Read this article from BT’s Scotland Director, Jane Wood, as she outlines the importance of digital technology in combating climate change, and highlights the Climate Tech report produced by SCDI, BT, RSE and ScotlandIS.
Scotland’s environmental aims are at the forefront of minds like never before. With COP26 fast approaching, our news, political and business agendas have been focusing on the climate crisis. But when the topic of sustainability is raised, people tend to think of a shift towards renewable energy, better recycling and active travel. What they don’t tend to think of is 5G. But they should.
BT’s technology and communications networks have a significant role to play in enabling the innovative solutions and major change needed to achieve a greener economy. Our full fibre broadband and 5G networks will power the road to lower carbon ways of life and work. These updates bring with them huge energy efficiencies to help shrink Scotland’s environmental footprint.
Technology will help deliver the change needed. However, the true challenge ahead of us is how best to use it. While many of us are aware of how we can individually help slow down the effects of climate change, the ways in which organisations and governments can come together to tackle the issue are less obvious.
We recently published a report, Innovation Critical: Scotland’s Net Zero Mission and Climate Tech Opportunity, along with our partners SCDI, Royal Society of Edinburgh and ScotlandIS which explored this issue. It found that Scotland could be best placed to take advantage of new and emerging technologies, such as artificial intelligence and data analytics, to reduce greenhouse gas emissions and mitigate the impacts of climate change. With the right focus and investment, recovery from the pandemic presents a huge opportunity for government, businesses and individuals.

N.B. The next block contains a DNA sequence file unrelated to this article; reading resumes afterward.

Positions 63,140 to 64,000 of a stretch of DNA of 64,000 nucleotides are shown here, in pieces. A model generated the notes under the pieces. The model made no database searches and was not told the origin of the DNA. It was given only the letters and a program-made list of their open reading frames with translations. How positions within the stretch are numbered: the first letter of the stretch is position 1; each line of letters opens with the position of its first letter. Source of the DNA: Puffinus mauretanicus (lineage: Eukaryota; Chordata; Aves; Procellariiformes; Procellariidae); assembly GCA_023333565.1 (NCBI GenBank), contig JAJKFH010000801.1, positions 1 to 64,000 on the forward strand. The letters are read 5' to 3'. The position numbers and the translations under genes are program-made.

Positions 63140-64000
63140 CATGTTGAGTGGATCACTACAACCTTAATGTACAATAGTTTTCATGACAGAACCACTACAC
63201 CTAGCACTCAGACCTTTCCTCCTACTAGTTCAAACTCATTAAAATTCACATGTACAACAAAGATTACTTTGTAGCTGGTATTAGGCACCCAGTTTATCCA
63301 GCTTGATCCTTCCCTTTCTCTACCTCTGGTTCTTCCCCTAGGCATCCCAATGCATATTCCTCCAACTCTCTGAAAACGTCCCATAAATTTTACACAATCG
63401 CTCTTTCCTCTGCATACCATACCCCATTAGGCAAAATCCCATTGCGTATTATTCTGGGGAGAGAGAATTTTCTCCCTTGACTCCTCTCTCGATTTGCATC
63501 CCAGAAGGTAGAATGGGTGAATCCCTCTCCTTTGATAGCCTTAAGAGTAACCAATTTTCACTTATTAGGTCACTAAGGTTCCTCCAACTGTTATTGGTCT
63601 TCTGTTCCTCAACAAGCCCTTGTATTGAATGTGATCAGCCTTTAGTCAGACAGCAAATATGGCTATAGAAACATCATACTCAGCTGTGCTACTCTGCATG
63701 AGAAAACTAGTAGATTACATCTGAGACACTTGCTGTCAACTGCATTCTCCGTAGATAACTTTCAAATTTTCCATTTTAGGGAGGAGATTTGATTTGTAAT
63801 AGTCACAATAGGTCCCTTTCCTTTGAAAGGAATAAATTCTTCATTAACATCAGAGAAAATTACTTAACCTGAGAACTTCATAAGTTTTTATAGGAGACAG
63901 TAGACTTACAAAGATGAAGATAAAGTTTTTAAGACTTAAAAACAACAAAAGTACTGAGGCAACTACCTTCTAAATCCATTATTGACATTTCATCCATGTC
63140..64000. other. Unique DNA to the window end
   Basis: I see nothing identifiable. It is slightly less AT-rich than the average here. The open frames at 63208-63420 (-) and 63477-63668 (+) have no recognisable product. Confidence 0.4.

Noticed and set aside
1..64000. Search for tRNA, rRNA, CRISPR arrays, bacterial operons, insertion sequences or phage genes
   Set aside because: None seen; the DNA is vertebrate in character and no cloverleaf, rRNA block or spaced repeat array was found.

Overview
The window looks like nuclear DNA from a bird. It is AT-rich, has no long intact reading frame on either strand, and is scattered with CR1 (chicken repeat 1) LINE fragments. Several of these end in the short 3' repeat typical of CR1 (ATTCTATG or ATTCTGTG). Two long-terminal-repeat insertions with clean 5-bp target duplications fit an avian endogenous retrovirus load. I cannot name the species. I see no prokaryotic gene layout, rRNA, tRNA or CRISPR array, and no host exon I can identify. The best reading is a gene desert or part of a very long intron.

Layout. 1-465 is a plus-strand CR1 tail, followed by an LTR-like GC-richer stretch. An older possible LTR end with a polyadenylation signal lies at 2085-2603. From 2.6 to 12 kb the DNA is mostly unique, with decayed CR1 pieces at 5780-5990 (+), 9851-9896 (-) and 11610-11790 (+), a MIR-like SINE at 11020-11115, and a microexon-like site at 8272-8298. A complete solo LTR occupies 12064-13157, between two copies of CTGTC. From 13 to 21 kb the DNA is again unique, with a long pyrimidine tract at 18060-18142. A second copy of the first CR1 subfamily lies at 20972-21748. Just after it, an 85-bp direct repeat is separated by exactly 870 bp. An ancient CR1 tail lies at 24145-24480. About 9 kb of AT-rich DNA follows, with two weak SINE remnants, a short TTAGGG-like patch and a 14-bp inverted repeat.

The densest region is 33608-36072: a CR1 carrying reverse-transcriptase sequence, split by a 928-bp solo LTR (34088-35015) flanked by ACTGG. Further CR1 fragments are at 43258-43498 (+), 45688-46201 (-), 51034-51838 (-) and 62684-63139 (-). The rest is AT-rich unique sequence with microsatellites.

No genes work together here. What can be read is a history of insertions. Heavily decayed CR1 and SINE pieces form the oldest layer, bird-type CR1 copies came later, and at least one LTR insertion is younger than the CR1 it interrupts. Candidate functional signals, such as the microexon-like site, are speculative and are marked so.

BT is working on projects with this goal in sight – but the need for a joined-up approach requires lateral thinking from all. We need to start questioning how best we can partner with suppliers, customers, peers and government agencies to inspire change – and most importantly, how can we use technology to build innovative solutions at pace and scale?
Work from the University of Stirling provides a great example of how climate change action can be achieved through technology and collaboration. We’re supporting them with a 5G network to develop a first of its kind monitoring system, to deliver its digital-led green recovery programme. Using connected sensors, satellite data and artificial intelligence, the programme will provide vital information on water quality and other factors, to inform decisions that could deliver major economic regeneration and sustainability benefits to Forth Valley.
Climate change is currently one of the greatest challenges to humankind, and while digital technology is just one part of the solution, it is absolutely central to the net zero future we must build: it is the thread that knits together these great ideas and makes them possible. Our fixed broadband and mobile 5G networks will shape the way we all live, work and move – supporting everything from home-working, the development of smart cities, the ‘Internet of things’ and helping to build smart climate solutions.
But while we’re fortunate to live in a developed economy, with these tools at our disposal, it’s time for our nation to start asking “How can we better exploit the opportunities offered by our digital infrastructure to secure our future?”
Source: The Herald Scotland